Legend has it, that Once upon a time, not so far away in the past, in a not so faraway land, there used to be a Healthcare Corporation.

Everything in the IT department went on in their own pace, until one day the  IT sponsor suddenly felt the urgent need to implement some new software to fulfill his yearly IT spend target. He beckoned the head of operations,  and said, “thou art the expert, so implement for the team a brand new medical authorization solution. And do it fast, i charge thee.“.

The business operations guy, in this case the Subject Matter Expert, on war footing, called upon the IT vendor and said, “tell me, o mighty vendor, can you make for us with mighty haste such a software, by making sure that your development team does not divide the Sunday from the week; working hard so that this sweaty haste Doth make the night joint programmers with the day?” The vendor side account manager, tempted to say “Tush, tush, ’twill not happen“, is pulled down by the prospect of a new SOW (scope of work document, the final signed off contract, in other words, revenue for the company), says ” In that and all things will we show our duty.

Off went the news of an impending chaos that’s about to ensue. Suddenly a team is assembled out of people, with the skill mapping exercise completely undermined. The BA is sent out on a one month long elaboration session, with the client himself barely ready with his top level objectives and KPIs. A loosely made BRD document is fashioned out of the verbal notes taken from the business users and used in the elaboration and before you know, the use case document is ready.

The development team, by now under tremendous pressure of an impending deadline, couldn’t properly unit test the

code in its entirety and has to ship them to the QA cycle, hoping that the code would work, which now at the able hands of the QA team, fails spectacularly.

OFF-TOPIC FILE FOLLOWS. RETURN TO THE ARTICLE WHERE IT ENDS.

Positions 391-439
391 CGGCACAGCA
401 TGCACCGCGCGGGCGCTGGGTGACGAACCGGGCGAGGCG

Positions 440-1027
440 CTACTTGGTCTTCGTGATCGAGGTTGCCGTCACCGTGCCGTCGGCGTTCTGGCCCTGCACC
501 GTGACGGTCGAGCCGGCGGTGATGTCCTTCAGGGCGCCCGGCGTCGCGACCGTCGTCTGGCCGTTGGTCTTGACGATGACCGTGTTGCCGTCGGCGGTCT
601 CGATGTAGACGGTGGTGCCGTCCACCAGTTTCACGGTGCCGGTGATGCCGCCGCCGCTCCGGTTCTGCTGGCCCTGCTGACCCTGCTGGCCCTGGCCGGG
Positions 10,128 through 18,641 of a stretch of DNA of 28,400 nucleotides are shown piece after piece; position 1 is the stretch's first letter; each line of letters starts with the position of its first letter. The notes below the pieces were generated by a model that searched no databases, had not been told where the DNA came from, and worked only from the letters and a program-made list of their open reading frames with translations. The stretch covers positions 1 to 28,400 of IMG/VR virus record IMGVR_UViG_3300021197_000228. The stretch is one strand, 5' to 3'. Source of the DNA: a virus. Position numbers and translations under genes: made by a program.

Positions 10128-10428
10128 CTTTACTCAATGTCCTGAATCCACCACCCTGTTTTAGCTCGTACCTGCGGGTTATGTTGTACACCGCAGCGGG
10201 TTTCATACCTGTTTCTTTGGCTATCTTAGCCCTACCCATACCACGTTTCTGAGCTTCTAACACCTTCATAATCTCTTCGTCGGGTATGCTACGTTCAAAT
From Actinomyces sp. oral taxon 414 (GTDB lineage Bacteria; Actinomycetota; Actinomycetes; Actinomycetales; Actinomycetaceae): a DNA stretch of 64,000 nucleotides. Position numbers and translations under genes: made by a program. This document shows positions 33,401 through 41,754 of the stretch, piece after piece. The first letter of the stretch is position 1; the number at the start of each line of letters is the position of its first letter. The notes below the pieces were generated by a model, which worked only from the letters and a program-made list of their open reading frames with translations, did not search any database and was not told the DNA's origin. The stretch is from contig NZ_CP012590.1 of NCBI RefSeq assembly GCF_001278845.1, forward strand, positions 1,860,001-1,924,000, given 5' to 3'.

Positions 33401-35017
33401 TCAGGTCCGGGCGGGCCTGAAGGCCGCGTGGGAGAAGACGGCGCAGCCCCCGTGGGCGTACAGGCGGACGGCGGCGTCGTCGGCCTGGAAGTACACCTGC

With daily rising number of defects and increasing apprehension of the client, the general health of the project comes under question.

The project is shipped to UAT, and suddenly all hell breaks loose! Since the user group didn’t know what to expect, suddenly started raising UAT defects of the ‘requirement’ category, warranting loads of code change.

This being a fixed bid project, the thin lines between requirement gap, enhancement request, and ‘but-this-is-only-common-sense-that-it-should-work-like-that’ defects, blur. Lots of efforts go accounted, and thus, unbilled. The software doesn’t come out to be of the highest quality.

The purpose is defeated. 

So much for the problem statement.

What are things, right from inception to the closure, that you think went wrong? What are the checkpoints that should have been established to ensure a quality product?

We explore the answers in our next installment. As always, i seek your feedbacks in all forms in your comments below, and also on my facebook page http://facebook.com/YourITLatte.

Till then, happy learning!

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